LA’s ‘good dentist’ is officially ready for mission
Pablo Kay June 13, 2018
Only a few days after the papal announcement that changed his life forever, Bishop-elect Marc V. Trudeau hung on to one of the few plans that his nomination as auxiliary bishop for the Archdiocese of Los Angeles couldn’t take away from him.
He went on a pilgrimage to the Holy Land.
The April trip was his third time in Israel, and he explained that each of the previous visits had come at very different moments in his life.
The first was four years after becoming a priest, something he looks back on as his introduction to “the Fifth Gospel.” Fourteen years later, in 2009, he returned under very different circumstances: He had just survived a bout with leukemia.
“It was kind of a renewal, of looking at the Gospels in a different way, the experience of the Resurrection and all that,” he said of his second pilgrimage. “I think it was a more profound experience for me.”
But this year, his new mission as a “successor of the apostles” (as Catholic tradition considers bishops) became all the more real while visiting places such as the Sea of Galilee, the Holy Sepulcher and the Cenacle.
“This time around, I was thinking particularly of being in the footsteps of the apostles, who following Jesus began the mission of the Church of sharing the Gospel,” he said.
“I was able to read in a deep sense the Gospels while in the Holy Land and think about my coming to share in their role as a shepherd.”
Like many of the most important events in his life — his calling to the priesthood, his cancer diagnosis in 2008 and his return to the seminary where he was formed, to name a few — the trip to Israel was not in his original plans.
It was during the funeral of their seminary classmate Father Leo Alberg (who died suddenly last year) that Father Mark Strader — the current pastor of St. Luke the Evangelist Church in Temple City — asked him if he’d be willing to take Father Alberg’s place on a pilgrimage he was planning.
“I was going to cancel the trip,” said Father Strader, who Bishop Trudeau chose as one of the two chaplains to assist him during his episcopal ordination. “But that’s how it all came out: Leo dying, and at the end of the funeral Marc saying ‘yes,’ as he always has done.”
A man with a boat
As bishop, the USC dental school graduate and 13-year Vons grocery store employee “veteran” is expected to fulfill in a special way the biblical roles of shepherd and fisherman.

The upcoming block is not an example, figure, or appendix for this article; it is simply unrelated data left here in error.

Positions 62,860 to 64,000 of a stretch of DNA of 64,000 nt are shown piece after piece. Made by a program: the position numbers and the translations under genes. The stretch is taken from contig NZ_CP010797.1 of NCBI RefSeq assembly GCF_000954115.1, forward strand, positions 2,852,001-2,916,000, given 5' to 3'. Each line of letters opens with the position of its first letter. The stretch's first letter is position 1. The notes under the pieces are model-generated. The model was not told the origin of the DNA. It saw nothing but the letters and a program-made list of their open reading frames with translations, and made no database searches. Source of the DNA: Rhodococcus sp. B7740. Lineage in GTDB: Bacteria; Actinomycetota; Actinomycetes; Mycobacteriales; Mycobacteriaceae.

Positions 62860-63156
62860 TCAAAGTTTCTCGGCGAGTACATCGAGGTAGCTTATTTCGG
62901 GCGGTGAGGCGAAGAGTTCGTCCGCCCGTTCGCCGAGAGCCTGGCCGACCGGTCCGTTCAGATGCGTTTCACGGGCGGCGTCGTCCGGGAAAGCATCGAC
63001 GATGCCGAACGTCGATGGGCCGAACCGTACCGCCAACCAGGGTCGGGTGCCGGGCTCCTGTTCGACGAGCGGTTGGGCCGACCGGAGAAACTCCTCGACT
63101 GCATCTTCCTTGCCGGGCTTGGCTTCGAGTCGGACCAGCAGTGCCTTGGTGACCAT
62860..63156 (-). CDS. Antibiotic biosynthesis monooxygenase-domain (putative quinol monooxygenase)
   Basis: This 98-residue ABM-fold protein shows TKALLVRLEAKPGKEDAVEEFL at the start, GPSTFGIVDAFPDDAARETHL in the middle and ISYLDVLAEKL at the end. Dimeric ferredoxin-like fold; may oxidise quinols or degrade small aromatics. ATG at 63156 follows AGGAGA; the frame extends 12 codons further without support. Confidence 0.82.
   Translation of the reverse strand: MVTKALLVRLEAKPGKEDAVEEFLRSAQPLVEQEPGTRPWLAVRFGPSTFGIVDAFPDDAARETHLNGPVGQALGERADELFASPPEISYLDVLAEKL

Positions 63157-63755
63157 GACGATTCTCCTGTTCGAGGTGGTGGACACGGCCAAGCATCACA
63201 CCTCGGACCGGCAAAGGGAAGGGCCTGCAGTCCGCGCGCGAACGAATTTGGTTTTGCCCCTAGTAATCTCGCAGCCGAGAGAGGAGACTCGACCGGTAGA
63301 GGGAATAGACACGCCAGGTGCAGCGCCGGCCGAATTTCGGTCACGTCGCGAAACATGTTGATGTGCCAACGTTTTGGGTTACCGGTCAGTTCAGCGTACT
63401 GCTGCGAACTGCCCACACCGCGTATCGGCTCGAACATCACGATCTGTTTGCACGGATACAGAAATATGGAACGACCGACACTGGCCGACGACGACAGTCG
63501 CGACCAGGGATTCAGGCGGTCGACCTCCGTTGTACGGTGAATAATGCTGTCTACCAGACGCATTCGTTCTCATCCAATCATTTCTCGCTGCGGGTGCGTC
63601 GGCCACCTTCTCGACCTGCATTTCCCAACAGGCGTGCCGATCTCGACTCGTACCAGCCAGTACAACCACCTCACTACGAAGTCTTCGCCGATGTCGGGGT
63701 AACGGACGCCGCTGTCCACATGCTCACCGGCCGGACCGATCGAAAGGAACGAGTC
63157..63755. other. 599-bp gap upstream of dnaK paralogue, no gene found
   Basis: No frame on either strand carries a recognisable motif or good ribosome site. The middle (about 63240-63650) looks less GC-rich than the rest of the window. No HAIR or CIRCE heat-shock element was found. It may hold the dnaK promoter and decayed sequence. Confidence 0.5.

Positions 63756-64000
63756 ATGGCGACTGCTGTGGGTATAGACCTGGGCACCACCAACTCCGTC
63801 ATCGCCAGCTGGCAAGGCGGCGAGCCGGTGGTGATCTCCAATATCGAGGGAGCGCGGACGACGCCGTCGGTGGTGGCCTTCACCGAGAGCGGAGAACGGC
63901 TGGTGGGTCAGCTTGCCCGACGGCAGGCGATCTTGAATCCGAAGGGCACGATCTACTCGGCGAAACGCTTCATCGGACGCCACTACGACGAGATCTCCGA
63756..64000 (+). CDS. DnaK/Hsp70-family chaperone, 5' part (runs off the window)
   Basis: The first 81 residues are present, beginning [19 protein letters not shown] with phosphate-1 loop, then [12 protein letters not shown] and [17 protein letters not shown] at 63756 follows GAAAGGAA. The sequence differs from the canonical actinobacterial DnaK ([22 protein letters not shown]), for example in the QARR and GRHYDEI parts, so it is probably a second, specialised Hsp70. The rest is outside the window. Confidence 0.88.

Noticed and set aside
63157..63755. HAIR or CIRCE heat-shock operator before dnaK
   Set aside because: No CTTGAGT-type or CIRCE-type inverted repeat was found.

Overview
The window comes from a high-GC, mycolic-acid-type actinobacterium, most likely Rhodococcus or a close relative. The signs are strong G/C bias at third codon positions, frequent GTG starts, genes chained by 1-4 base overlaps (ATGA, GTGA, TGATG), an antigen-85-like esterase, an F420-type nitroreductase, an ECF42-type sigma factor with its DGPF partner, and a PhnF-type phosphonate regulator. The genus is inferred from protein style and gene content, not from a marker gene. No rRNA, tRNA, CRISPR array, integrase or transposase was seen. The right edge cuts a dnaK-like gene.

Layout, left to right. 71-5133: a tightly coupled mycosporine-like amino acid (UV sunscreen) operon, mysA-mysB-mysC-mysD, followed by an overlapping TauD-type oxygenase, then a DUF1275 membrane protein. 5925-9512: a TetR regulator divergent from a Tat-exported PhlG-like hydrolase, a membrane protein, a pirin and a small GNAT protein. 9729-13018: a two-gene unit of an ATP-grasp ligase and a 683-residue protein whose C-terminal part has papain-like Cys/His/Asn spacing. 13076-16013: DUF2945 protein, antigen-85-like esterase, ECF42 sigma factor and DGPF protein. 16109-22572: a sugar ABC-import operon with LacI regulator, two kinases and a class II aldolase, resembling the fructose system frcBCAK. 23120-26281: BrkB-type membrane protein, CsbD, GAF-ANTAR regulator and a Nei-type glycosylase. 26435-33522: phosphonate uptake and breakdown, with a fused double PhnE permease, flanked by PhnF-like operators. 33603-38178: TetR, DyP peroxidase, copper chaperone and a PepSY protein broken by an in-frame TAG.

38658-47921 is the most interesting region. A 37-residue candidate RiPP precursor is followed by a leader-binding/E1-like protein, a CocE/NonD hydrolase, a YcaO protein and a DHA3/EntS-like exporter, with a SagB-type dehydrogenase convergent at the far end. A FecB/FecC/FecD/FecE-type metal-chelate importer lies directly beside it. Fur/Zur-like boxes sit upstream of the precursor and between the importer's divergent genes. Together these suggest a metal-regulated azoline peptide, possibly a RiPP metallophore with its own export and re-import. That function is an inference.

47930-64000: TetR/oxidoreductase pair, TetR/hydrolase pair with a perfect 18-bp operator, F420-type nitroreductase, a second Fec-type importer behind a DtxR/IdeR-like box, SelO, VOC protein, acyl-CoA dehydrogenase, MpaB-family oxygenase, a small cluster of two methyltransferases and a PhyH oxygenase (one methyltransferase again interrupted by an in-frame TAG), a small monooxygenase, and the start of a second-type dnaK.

Both themes were emphasized at the June 7 episcopal ordination Mass at the Cathedral of Our Lady of the Angels, where Archbishop José H. Gomez reflected on the line from Scripture that Bishop Trudeau chose as his episcopal motto, “Put out into deep water,” taken from the words of Jesus to Simon Peter in the Gospel of Luke.
“Every bishop is an ordinary worker: ‘A man with a boat,’ like Simon Peter in the Gospel,” Archbishop Gomez told the bishop-elect in his homily. “Today Jesus is calling you, just as he called Peter. He is asking for your ‘boat,’ for your faith, your abilities and gifts.”
In his remarks at the end of the Mass, Bishop Trudeau explained that his motto had a personal meaning for him “in terms of evangelization, the formation of priests and the people of God.”
Nevertheless, Bishop Trudeau acknowledged that “the role of bishop is primarily one of shepherd.”
“Pope Francis reminds us of that,” he said, speaking to the capacity crowd at the ticket-only Mass. “The shepherd is the one who goes ahead to show us a clear and safe way. He goes behind the flock to make sure none are lost. He also keeps in the middle of the flock so the sheep can know the smell of the flock.”
The pope was represented at the Mass by Archbishop Christophe Pierre, the papal nuncio to the United States. A country’s nuncio, or Vatican ambassador, plays a key role in the appointments of its bishops, and it was Archbishop Pierre who first broke the news to Bishop Trudeau about the pope’s decision in late March.
“You have clearly shown … the devotion you will now bring as auxiliary bishop both to this beautifully diverse local Church as well as the community at large, especially to those in material and spiritual need,” Archbishop Pierre said, before adding jokingly, “and perhaps even to those in search of a good dentist.”
During the Rite of Episcopal Ordination, Archbishop Gomez was joined by Archbishop Emeritus Cardinal Roger Mahony and retired Auxiliary Bishop Joseph Sartoris — also native Angelenos themselves — whom Bishop Trudeau chose as co-consecrators.
As a priest, then-Msgr. Trudeau served as Cardinal Mahony’s priest secretary for six years. Bishop Sartoris was one of Msgr. Trudeau’s predecessors as pastor of St. Mary Margaret Alacoque in Lomita before being named auxiliary bishop in 1994.